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The role of the process engineer is arguably one of the most important jobs in the printed circuit industry. The process engineer is on the front line of manufacturing and responsible for making sure product yields and profitability meet expectations. The job typically entails and intertwines many different and even disparate disciplines, including: electrochemistry, mechanical engineering, NC machining, robotics and automation, metallurgy, laser technology, polymer processing and photolithography. It even reaches back into the printed circuit design process. Because of this variety, it is also arguably at once, one of the most challenging and interesting jobs in the PCB industry.
In practice in most major manufacturing facilities, process engineers often specialize in just one of the areas identified here. In smaller facilities, the process engineer often must move between and attend to matters in more than one discipline, most commonly process steps which immediately precede or follow the area where the engineer has special training and expertise. However, in many cases, factors which may influence product quality and yield may be several steps earlier or later in the process. This is extremely important when one is looking into, or in the midst of implementing a new process on the manufacturing floor. Change comes slowly in PCB manufacturing and old habits are hard to break, so keeping a finger on the pulse of the process is critical.
It is a simple fact of life that in PCB manufacturing, process characterization, monitoring and maintenance are critical to success, and so also is collecting and evaluating data on process health. The tools and specific methods and measurements required will vary significantly from process to process, but without control, the quality of the results of the process will be left to a roll of the dice.
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Editor's Note: This article originally appeared in the April 2016 issue of The PCB Magazine
Nolan Johnson, PCB007
The first steps in process improvement are to determine what the gap is and why it happens. Having a process is not sufficient; the process needs to be effective as well. For those responsible for creating and maintaining processes, the ultimate goal is to create a procedure that becomes self-perpetuating, that seeps into the fabric of the company’s culture. For better or worse, plenty of procedures do indeed become ingrained in company culture. How does one go about ensuring that company culture is loaded with effective processes that deliver a positive outcome? That is the question, to be sure.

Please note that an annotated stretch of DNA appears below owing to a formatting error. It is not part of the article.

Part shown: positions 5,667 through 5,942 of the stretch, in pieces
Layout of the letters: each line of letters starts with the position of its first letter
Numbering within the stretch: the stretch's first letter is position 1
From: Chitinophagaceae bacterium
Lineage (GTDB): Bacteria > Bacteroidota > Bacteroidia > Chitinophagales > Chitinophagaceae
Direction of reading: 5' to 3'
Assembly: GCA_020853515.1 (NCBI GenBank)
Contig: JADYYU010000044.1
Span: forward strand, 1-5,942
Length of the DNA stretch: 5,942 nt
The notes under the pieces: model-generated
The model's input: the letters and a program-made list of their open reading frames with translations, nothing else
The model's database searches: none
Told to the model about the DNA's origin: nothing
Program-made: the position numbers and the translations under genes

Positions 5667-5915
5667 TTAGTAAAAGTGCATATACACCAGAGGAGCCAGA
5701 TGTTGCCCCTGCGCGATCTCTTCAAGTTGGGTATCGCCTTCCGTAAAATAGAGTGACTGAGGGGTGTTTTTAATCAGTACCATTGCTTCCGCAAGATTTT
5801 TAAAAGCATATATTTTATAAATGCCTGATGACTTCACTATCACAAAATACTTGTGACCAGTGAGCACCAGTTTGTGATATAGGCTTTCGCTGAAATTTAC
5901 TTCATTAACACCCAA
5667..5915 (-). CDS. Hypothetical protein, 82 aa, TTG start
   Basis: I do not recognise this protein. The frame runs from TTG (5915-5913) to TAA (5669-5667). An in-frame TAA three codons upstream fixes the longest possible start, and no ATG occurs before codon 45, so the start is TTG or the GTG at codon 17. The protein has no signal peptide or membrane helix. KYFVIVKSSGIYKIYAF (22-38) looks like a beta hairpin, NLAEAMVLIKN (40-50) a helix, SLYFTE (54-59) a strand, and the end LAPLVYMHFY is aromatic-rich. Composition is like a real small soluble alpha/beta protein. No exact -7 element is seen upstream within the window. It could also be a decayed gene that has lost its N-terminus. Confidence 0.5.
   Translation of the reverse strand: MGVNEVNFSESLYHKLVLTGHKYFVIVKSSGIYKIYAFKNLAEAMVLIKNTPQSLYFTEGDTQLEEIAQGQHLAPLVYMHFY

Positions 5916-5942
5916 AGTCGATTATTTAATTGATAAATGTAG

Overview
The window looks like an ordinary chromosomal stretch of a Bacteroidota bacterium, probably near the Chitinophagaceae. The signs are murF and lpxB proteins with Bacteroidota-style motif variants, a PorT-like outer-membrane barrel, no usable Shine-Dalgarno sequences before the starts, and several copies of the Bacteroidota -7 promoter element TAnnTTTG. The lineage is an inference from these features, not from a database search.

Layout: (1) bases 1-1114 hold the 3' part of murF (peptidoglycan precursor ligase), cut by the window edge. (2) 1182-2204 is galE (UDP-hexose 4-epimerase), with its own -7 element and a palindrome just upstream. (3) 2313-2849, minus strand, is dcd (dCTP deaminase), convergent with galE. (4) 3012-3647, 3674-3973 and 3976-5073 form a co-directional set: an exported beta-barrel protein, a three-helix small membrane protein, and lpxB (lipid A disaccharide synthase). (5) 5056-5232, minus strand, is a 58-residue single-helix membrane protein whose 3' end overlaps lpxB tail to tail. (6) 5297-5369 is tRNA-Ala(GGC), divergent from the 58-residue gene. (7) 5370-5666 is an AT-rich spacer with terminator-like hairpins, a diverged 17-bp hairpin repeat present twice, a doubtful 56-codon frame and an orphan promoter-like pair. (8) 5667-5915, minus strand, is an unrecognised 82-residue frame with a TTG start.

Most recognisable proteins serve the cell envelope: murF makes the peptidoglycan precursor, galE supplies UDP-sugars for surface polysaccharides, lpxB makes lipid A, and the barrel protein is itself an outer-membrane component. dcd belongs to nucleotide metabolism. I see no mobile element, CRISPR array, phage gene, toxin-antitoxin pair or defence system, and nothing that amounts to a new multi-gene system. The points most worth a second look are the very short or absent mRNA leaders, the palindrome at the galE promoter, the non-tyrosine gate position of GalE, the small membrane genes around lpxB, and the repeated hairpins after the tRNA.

I-Connect007 Editorial Team
To better understand what’s needed for upskilling your labor force in today’s job climate, we reached out to Sunstone Circuits, a PCB fabricator in the Pacific Northwest. We posed our set of questions to individuals in three departments to hear their perspectives depending on what area they work in. The following are the questions and answers from Michael Connella, operations manager; Matt Stevenson, vice president of sales and marketing; and Debra Coburn, human resources manager.
Jordan Kologe and Leslie Kim, MacDermid Alpha Electronics Solutions
As the electronics supply chain contends with the struggles of moving out of the pandemic and into a new normal, it is increasingly obvious that a new normal will be one with sustainability and resource conservation as the top priority. Over the past year, we have seen printed circuit board manufacturers encounter challenges associated with environmental regulations, water and power outages, and pressures from the supply chain to reduce environmental footprints. From the perspective of a board fabricator, especially one that specializes in HDI, a highly resource-intensive step in the process of making a printed circuit board is the primary metallization step. All circuit boards that have multiple layers go through such a primary metallization, which is either electroless copper or direct metallization (DM).